Lopez Island Community Radio – KLOI 102.9 FM and www.kloi.org – has a new show called Once Upon an Island: Tales From Lopez. It is hosted by Alie Smaalders and Lorrie Harrison and is broadcast on the last Tuesday of the month at 7 p.m. with a rebroadcast the following Sunday at 4 p.m.
Lopez Library’s director, Lou Pray, is working on putting these interviews on the library’s Washington Rural Heritage web page at http://washingtonruralheritage.org/lopez/.
The Washington Rural Heritage Project is a collaboration between the Lopez Island Historical Society, the Lopez Island Library, and the Washington State Library.
Alie Smaalders says, “the show will be about the way things were 100, 50, and even 25 years ago. Many newcomers have never heard any of these tales and it would be too bad if the stories got lost. Our idea is to have a different guest every time. Maybe the same guest if they have a lot to share. You will hear stories about the way things have changed on Lopez.”
The following is an excerpt of the interview with Mary McLeod Harris that aired in October and will be rebroadcast on Sunday, Dec. 7 at 4 p.m.
Lorrie: When did your mom and dad get here?
Mary: My mother was raised at Richardson as Mary Higgins. My dad came from Scotland in 1913. However, he went to the First World War and when he came back he purchased the farm, the first farm south of the modern school in 1919. We were raised on an 80-acre farm in the center of the island. There were four of us children and we walked to Center School.
Lorrie: When you say Center School, I don’t know what you’re talking about. Where was that?
Mary: Center School is Center School. Pretty much the middle of the island. It is now the Grange Hall. It was a two-room school with all eight grades. And everybody that could walk, that’s where they went. Of course you have to remember that there were other schools on the island. Mud Bay had an eight grade school, Lopez had eight grades and Port Stanley had eight grades. And if you were close enough to walk that’s where you went. Until they consolidated in 1937.
Lorrie: When you say a two-room school house, I think of “Little House on the Prairie” and “Anne of Green Gables.” Can you give us some details about what it was like? Did you have electricity?
Mary: Of course there was no electricity. There was no electricity on Lopez Island! If we had light it was a lamp. We didn’t go to activities at the school at night. There was a wood stove and the boys had to stoke the fires. There were two teachers and two rooms. Four grades in each room. As far as activities there were no sports. What were we going to play? We only had two dozen kids. We didn’t play other schools. We didn’t know what teams were. We had a volleyball net once. It was very simple.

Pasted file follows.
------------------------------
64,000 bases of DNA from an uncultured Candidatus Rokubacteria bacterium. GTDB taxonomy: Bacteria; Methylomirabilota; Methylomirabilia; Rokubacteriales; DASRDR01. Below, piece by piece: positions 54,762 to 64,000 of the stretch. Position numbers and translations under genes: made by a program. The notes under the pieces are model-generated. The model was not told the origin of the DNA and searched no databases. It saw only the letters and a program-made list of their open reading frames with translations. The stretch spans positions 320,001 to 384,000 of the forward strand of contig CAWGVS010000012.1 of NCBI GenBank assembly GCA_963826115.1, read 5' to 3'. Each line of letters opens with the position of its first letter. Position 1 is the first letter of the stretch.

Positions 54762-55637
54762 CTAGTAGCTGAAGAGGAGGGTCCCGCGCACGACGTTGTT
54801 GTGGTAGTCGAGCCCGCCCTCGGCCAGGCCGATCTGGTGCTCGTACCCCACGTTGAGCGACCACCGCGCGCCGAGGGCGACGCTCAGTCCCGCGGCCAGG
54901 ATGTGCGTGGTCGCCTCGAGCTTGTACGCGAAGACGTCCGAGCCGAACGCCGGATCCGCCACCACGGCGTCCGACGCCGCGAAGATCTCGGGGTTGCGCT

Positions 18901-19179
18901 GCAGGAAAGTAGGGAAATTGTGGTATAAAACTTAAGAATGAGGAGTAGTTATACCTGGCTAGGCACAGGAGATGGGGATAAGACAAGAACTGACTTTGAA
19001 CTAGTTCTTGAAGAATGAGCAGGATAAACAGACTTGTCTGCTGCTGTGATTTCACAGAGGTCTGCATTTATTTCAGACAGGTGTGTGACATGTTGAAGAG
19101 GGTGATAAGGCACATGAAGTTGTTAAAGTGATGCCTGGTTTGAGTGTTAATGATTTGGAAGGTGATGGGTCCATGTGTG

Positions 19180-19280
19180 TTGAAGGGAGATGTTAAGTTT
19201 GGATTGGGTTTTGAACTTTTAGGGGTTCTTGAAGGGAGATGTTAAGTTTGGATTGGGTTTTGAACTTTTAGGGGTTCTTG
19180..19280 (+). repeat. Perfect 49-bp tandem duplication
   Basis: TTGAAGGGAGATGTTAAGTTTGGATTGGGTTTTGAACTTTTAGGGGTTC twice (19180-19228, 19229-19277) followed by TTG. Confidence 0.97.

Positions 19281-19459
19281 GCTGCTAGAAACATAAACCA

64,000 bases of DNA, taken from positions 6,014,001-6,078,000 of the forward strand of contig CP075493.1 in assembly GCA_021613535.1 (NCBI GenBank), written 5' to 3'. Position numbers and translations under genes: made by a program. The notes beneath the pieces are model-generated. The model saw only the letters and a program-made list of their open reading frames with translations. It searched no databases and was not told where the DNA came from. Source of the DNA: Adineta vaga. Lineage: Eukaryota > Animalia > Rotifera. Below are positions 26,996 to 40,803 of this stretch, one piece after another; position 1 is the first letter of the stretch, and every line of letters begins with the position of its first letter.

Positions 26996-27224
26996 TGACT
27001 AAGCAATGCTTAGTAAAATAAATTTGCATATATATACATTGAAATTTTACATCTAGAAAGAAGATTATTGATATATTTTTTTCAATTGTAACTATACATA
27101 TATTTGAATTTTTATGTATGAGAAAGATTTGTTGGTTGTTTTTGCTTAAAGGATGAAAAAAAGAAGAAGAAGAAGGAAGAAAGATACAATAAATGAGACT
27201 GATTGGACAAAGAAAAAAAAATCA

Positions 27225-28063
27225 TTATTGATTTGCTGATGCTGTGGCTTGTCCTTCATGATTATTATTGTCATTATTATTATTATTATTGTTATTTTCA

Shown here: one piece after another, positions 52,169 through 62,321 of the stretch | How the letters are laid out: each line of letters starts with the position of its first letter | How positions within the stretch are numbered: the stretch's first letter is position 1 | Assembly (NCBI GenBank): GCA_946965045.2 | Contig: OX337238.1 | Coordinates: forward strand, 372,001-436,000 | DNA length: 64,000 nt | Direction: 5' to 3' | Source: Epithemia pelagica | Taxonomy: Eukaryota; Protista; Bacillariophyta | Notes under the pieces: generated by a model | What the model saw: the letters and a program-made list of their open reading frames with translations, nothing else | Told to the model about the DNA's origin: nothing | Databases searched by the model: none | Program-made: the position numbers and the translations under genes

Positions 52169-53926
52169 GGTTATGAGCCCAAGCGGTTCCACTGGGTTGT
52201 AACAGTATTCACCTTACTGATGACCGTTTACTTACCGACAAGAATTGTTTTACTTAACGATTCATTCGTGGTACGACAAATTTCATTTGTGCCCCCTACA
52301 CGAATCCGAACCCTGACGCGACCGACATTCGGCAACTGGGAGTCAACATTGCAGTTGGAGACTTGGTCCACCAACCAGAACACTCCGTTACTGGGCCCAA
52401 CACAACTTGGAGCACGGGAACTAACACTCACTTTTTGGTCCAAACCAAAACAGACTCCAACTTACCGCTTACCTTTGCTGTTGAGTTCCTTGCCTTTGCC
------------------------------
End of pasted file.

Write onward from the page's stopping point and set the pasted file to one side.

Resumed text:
Lorrie: Earlier you were telling me that there wasn’t a lot of travel back and forth from the north end to the south end of the island. You might not have known the kids at the other schools.
Mary: You are right. We did not mix with the other schools. If we saw them it was probably the Fourth of July at Odlin Park or something going on at Woodmen Hall. There were no inter-school activities.
Lorrie: You described it to me as there being three separate communities on Lopez and that the easiest way to get from north to south wasn’t necessarily by road. Did you ride your pony? What can you tell us about that?
Mary: I can remember horse and buggies but I wasn’t really a part of that. There were a few cars on the island. Very few. Probably a dozen. That’s the way you went. Otherwise you walked. You walked to everything. Or hitched a ride. There were separate communities. Richardson was a village in itself. And Lopez was one, Port Stanley was one, and the South End that was another part.
Alie: Were the two rooms in the school separated or could you listen in to the other room? My dad used to say that he was always listening to the other room. Did you have that opportunity?
Mary: No. They had good walls and doors between the classrooms. However, I do think we were distracted by what was going on in the other class and that’s why we didn’t get as much education as we should. That’s true. It really is quite disruptive to hear what the teacher is teaching in the fourth grade when you’re really still in the first grade.
Lorrie: So you lived on an 80-acre farm. I’m wondering what that experience was like. We talk a lot today about locally grown and eating local. I guess that was a part of your normal life. What was it like living on the farm?
Mary: We didn’t know any different. But true, an 80-acre farm. We had cows, pigs, chickens, gardens, fruit trees. We were more or less self-sufficient. What was there that you didn’t have? There were a few things we’d go to Richardson or Lopez to buy. We raised all the grain and hay for the cows. We probably had 25 milking cows. In those days my dad milked them by hand and shipped the cream to the San Juan County Dairymen’s Association in Friday Harbor to make sour cream butter. We had thrashing crews that came in and the haying crew came in and put the hay in the barn for the next winter for the cows. At one time there was a Pea Growing Association that shipped peas to Seattle. Everything was shipped out by a big freight boat out of Richardson.
Hear the rest of this interview on 102.9 FM or on www.kloi.org on Sunday, Dec. 7 at 4 p.m.
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